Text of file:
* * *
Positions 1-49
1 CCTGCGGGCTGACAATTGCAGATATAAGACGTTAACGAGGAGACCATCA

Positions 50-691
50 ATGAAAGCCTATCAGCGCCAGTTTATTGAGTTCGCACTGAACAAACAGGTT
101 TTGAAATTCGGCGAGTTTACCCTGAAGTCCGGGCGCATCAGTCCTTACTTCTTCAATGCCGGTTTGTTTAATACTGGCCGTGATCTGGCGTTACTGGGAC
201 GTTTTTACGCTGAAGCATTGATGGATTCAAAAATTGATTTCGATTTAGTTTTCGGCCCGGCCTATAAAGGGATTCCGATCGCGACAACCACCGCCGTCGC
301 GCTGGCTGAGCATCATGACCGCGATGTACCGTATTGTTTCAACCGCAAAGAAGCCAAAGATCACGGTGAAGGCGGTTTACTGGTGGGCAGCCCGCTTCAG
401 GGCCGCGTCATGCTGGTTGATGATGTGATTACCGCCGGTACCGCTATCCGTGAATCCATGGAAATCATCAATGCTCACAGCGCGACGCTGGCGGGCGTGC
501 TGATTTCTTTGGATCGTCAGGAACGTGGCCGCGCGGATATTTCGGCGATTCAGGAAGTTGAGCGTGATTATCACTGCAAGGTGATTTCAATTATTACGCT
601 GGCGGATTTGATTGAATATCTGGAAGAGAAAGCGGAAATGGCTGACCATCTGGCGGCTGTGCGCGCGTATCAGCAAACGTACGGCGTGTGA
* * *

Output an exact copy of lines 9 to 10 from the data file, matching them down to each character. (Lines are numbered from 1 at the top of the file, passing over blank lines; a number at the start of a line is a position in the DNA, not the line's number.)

501 TGATTTCTTTGGATCGTCAGGAACGTGGCCGCGCGGATATTTCGGCGATTCAGGAAGTTGAGCGTGATTATCACTGCAAGGTGATTTCAATTATTACGCT
601 GGCGGATTTGATTGAATATCTGGAAGAGAAAGCGGAAATGGCTGACCATCTGGCGGCTGTGCGCGCGTATCAGCAAACGTACGGCGTGTGA